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Contract talks between Chicago’s school board and its teachers union were locked in negotiations Monday evening, making it increasingly likely that the city’s first teachers strike in a quarter century would go into a second day.
While thousands of teachers marched and picketed in front of schools across the city, negotiators from both sides met for on issues that have bogged down contract talks for months – teacher compensation, a re-hire pool for laid-off teachers and job evaluations.
Mayor Rahm Emanuel on Monday met with displaced CPS students at Maranatha Church on the South Side, one of 59 faith-based organizations that are serving as “Safe Havens” for students during the strike.
Emanuel sought to reassure parents that CPS was working quickly to resolve the situation and return kids to the classroom. He again characterized the strike as “one of choice” by teachers and said that it could have been avoided.
“It’s the wrong choice for our children,” Emanuel said.
The Chicago teachers strike has national implications for Emanuel, whose education reform agenda is being closely watched by national reformers and labor leaders. A prolonged work stoppage may even have ramifications in the hotly contested presidential election, as both the Obama and Romney camps said Monday they were aware of the escalating conflict and sought to assign blame.
Parents didn’t know what to expect when they dropped off their children Monday at one of the city’s 144 schools that remained open as part of the district’s strike contingency plan. Some had to cross raucous picket lines where teachers were chanting about a fair contracts or banging drums and tambourines.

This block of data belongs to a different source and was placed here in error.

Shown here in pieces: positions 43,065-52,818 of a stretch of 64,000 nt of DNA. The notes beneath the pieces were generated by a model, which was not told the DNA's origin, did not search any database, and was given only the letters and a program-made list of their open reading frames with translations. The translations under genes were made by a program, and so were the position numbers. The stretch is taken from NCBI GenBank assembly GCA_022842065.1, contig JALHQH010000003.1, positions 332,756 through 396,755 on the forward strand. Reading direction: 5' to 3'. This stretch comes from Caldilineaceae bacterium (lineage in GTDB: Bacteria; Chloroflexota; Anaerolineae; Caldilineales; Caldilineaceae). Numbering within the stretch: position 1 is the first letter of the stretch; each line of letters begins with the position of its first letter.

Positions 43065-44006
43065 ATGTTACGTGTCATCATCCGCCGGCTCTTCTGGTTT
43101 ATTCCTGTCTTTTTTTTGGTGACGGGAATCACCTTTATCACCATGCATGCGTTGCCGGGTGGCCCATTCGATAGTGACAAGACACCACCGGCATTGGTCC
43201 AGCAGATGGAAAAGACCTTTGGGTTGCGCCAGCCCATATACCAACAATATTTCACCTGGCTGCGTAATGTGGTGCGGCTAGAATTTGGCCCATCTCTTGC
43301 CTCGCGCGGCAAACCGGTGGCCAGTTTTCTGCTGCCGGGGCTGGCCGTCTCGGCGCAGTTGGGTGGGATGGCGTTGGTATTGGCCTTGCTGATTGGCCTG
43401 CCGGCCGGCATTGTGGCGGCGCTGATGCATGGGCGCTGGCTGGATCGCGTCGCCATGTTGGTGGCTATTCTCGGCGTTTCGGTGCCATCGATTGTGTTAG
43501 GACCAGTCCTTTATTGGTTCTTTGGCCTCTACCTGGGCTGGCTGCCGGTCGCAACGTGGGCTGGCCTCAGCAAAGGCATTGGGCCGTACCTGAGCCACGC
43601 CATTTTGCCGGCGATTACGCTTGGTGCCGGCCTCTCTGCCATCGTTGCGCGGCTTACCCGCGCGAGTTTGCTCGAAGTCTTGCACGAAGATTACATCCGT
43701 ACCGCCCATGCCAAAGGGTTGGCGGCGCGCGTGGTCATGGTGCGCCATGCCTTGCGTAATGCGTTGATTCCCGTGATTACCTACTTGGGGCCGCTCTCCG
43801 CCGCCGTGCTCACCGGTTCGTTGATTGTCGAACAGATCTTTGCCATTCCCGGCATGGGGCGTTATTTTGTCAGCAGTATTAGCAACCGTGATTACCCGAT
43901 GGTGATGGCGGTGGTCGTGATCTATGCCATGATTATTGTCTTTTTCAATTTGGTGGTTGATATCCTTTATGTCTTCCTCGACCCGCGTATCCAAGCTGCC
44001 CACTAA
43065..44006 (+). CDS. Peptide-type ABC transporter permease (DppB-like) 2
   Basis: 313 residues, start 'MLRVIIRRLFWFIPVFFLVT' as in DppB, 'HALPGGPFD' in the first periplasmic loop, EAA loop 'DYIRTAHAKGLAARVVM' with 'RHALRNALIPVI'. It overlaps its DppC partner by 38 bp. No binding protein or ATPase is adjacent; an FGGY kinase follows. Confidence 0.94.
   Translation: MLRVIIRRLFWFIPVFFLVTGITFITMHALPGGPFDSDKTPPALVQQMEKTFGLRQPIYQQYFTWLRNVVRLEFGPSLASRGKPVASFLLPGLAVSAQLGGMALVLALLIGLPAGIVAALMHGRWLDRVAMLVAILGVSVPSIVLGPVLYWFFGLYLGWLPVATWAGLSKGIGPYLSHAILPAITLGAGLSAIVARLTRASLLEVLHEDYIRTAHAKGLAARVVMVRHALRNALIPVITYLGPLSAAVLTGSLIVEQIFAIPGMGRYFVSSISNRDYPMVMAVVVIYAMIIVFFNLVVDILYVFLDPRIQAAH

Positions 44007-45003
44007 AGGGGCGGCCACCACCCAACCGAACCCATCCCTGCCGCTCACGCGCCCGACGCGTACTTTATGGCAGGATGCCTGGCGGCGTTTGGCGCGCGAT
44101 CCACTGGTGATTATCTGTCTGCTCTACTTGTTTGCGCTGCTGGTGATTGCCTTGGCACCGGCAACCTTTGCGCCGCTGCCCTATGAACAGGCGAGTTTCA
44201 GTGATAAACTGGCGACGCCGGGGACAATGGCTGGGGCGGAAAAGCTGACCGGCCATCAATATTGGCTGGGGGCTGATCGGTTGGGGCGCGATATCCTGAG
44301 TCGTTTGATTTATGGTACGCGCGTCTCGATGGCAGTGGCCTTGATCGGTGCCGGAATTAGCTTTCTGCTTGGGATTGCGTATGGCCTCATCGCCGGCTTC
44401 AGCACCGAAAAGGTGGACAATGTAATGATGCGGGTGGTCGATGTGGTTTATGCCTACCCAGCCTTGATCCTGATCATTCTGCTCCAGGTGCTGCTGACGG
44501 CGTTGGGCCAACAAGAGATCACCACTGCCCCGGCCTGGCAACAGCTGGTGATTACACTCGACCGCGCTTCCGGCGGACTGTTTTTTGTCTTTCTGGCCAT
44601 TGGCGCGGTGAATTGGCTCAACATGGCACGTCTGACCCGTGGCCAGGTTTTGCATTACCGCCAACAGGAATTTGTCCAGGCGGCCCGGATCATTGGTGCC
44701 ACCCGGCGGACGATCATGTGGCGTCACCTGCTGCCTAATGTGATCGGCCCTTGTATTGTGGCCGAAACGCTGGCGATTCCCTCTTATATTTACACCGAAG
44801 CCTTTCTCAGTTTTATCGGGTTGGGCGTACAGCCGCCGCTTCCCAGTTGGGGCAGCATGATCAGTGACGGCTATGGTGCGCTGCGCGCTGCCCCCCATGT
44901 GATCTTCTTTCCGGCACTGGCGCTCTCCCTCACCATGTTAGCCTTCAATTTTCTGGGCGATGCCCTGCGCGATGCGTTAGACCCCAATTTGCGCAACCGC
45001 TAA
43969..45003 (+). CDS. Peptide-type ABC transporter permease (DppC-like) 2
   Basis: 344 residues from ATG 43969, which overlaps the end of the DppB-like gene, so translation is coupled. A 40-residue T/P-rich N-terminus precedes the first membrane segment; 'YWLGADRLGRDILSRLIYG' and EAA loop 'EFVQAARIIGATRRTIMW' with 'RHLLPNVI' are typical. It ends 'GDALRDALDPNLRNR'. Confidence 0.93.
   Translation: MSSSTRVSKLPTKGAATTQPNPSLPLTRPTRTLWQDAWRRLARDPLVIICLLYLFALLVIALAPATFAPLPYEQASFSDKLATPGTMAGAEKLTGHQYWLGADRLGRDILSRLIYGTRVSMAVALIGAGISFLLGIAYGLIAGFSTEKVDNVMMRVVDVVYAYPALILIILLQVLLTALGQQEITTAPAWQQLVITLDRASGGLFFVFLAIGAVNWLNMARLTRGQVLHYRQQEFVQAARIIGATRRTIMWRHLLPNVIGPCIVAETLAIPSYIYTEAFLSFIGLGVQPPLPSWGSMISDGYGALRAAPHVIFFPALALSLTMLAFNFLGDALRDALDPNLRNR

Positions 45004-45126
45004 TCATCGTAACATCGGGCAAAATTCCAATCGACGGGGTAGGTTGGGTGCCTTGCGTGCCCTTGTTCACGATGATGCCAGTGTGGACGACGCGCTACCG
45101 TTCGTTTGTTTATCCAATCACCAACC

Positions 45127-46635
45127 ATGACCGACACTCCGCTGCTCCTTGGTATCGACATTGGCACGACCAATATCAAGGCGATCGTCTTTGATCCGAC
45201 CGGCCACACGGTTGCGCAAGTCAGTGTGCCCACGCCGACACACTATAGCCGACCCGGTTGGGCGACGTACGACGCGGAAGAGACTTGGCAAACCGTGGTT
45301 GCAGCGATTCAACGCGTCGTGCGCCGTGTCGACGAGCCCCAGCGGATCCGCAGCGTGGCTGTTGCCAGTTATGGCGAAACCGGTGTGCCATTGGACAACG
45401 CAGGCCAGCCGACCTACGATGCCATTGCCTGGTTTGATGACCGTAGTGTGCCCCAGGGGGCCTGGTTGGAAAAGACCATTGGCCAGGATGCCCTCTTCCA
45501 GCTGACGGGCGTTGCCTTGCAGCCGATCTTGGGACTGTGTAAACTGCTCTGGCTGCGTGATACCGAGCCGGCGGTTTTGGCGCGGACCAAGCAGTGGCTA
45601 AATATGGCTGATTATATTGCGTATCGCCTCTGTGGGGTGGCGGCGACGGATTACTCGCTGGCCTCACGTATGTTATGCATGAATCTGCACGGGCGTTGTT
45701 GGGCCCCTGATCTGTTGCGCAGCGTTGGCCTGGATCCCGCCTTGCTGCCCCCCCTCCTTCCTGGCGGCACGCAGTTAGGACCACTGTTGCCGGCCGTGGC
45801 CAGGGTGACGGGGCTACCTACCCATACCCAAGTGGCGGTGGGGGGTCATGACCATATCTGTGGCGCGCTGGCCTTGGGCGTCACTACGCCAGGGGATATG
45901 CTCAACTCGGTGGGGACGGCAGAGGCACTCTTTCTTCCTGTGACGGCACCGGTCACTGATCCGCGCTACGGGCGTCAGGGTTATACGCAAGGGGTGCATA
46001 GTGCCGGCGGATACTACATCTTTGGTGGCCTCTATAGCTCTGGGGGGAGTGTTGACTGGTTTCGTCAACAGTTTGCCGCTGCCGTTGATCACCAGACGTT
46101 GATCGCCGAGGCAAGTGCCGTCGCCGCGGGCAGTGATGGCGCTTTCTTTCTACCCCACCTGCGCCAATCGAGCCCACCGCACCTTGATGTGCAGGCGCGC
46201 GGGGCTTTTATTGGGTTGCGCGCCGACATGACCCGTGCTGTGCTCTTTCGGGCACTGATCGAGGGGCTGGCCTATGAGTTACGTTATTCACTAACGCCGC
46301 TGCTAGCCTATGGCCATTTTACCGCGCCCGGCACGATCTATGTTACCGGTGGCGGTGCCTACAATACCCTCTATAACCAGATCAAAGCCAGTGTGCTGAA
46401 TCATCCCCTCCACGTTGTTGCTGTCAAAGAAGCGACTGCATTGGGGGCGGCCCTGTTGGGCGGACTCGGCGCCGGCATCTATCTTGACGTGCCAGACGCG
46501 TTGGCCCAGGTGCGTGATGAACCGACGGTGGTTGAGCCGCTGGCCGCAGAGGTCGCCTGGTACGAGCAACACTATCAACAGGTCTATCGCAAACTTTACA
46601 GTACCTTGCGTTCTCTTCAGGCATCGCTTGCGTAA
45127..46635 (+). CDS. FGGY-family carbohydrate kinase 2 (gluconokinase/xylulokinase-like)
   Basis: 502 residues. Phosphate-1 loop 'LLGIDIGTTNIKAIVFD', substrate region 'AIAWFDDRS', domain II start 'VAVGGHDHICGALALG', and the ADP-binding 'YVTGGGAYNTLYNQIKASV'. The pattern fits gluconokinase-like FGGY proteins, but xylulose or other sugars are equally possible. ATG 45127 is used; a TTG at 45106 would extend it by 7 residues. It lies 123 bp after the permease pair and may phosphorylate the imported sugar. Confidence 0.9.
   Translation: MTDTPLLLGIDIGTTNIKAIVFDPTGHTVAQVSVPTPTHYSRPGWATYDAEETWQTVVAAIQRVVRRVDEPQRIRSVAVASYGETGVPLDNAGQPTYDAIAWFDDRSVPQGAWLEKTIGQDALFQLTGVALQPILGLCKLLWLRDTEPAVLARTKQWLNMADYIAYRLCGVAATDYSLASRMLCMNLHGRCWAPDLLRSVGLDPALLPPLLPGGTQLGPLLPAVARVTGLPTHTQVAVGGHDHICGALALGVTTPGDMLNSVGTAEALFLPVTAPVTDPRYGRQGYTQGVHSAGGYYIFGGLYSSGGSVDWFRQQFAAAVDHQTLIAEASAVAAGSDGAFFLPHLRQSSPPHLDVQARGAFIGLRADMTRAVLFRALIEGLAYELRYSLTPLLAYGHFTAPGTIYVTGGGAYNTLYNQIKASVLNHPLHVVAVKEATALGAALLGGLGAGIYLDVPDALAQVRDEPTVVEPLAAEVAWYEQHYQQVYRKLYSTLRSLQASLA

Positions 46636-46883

Vicente Perez encountered this at Ray Elementary School in Hyde Park when he tried to drop off his 4th and 6th grade boys Monday morning.
“I don’t want to go there,” said his youngest son, Kahlil, 9, prompting Perez to reconsider.
Perez called his wife on his cell phone and decided to either take the kids to a church or just keep them home.
At Disney Magnet School on the North Side, John Harvey said he was nervous dropping off his 7-year-old, Aiden, amid all the commotion.
“I don’t know how they feel about us bringing our children,” said Harvey. “We’re a little at odds now. I didn’t know if we were hurting the situation or not. I didn’t know what they were going to do. So I came with my shield up.”
Aiden’s mother, Sarah Vanderstow, said she had concerns dropping the second grader off at an unfamiliar place, but since their usual school, Nettelhorst, was closed, they had no choice.
“I don’t know who these people are who will be watching him and that concerns me,” she said. “But I have to go to work and we can’t afford to pay for him to go somewhere else all day.”
CPS has budgeted to spend up to $25 million to provide temporary shelter for students, meals and organized activities for students between 8:30 a.m. and 12:30 p.m. for as long as the strike drags on. The 144 schools are largely staffed by principals, central office employees and administrators, but appeared sparsely attended on the first day of the strike, making it unclear how many of the district’s 350,000 displaced students spent the warm late-summer day.
Community parks were filled with children in the Little Village neighborhood on the West Side, as groups of boys played catch with a football and others shot hoops on the basketball court. While some students accompanied their parents to work, others found ways to bide their time at home under the watch of grandparents or extended family.
Anthony Kubik, 11, a student at Clissord Elementary School, spent the Monday watching movies with his grandmother so his parents could go to work. Kubik’s mother, Jill, said the family is wary of sending him to park district programs or the contingency schools because they’re only open a few hours. The contingency schools are open for four hours while designated Chicago Park District locations are set up for CPS children for seven hours.
“We’re just winging it at this point,” said Jill Kubik, a Beverly resident. “He will probably be tagging along with my husband to work.”